The learned magistrate did come and perused the proceedings. I advised her that despite the fact that the Director of Public Prosecutions was not interested to oppose I wanted to find her side of the story and that she may file an affidavit so that I know her side of the story. Miss Machai attended after a few days and then I had to phone that magistrate as to what the state of her affidavit was. I was told that she was in Qacha's Nek or Thaba Tseka. I told Miss Machai to be once more


patient. She became patient up to this morning. The magistrate had still not brought her affidavit. She told me that the affidavit had been prepared and it was not typed out because "in the districts there are no typewriters" or something like that. I again asked Miss Machai to attend at 2.30pm.

There is something more that the magistrate told me. She said she was prepared to make the affidavit and had even spoken to Mr. Molokoane from the Director of Public Prosecutions' office who is apparently seized with this application. And when I asked her whether she had spoken to Mr. Molokoane personally, she said she had heard from the Public Prosecutor. This morning I asked Mr. Molokoane if he knows anything about this application. He said he did not. I ask myself what the problem is with this application. Supposing the application was unfounded why did I not hear from the prosecution? And why was it difficult to hear from the learned magistrate if the allegations were not valid? That would be of more the reason why they should have opposed and then magistrate should in the interest of justice inform and put that in an affidavit to say whether the story given by the Applicant is untrue.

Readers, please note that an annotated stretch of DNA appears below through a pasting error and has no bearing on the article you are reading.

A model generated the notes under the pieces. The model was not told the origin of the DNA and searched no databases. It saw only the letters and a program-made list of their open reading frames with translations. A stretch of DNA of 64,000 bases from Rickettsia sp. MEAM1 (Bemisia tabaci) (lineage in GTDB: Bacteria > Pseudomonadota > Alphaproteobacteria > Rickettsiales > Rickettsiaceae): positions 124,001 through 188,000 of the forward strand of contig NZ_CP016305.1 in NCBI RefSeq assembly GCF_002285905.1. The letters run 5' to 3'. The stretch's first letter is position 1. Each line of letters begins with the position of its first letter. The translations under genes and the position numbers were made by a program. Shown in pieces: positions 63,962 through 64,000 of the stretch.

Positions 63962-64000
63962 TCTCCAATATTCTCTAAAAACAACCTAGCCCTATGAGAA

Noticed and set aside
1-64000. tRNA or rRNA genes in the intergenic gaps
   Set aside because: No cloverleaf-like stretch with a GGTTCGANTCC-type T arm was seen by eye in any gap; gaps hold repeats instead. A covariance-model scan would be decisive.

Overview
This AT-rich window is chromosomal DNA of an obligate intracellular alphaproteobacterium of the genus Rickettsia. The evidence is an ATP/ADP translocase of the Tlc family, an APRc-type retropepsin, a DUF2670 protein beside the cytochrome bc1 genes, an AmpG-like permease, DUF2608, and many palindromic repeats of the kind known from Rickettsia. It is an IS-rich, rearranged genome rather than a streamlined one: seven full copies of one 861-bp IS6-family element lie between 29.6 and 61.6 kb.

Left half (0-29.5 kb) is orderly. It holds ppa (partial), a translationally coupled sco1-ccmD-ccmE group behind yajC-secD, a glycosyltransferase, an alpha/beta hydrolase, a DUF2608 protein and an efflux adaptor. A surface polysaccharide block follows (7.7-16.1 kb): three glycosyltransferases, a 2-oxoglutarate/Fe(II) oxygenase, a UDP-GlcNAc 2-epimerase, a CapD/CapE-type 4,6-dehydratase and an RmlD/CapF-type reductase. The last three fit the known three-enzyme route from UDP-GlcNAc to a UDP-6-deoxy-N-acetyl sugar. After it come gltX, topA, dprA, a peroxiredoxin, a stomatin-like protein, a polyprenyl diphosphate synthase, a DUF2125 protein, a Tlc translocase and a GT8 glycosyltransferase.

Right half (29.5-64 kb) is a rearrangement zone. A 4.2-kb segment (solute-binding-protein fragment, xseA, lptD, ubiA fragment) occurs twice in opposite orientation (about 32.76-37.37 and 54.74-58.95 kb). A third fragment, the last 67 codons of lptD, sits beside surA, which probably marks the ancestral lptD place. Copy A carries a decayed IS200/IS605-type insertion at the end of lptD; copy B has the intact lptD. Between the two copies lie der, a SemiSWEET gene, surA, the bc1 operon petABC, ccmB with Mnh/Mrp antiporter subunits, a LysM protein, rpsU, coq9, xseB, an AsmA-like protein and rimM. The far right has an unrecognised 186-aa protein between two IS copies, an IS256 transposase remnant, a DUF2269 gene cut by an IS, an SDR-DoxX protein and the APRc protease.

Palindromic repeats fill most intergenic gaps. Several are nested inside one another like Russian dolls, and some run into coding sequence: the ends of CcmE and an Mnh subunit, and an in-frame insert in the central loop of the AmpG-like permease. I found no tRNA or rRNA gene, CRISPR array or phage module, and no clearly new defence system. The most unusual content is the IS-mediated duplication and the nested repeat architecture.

This is the Applicant's story. Two young men (Co-Accused) had left their clothes with the Applicant saying that they would collect them.


Later when the two came to fetch their property they were accompanied by a policeman. The Applicant told the policeman that the goods in question had been left with him by those two young men. They told the Applicant to accompany them to Court saying that although they were satisfied that Applicant was innocent they could not leave the Applicant behind and only the Court would acquit him.

The Applicant says he was then taken to Court where there was no interpreter and this proceedings were in English language. The Applicant does not tell us whether he understands English. May be he does not. He says as a result he ended up admitting the facts outlined by the prosecutor without understanding their implication. At least the facts contained in paragraph 8 of the Applicant's founding affidavit should have been opposed or explained by the Director of Public Prosecutions or the learned magistrate herself. And these facts, if true, are devastating.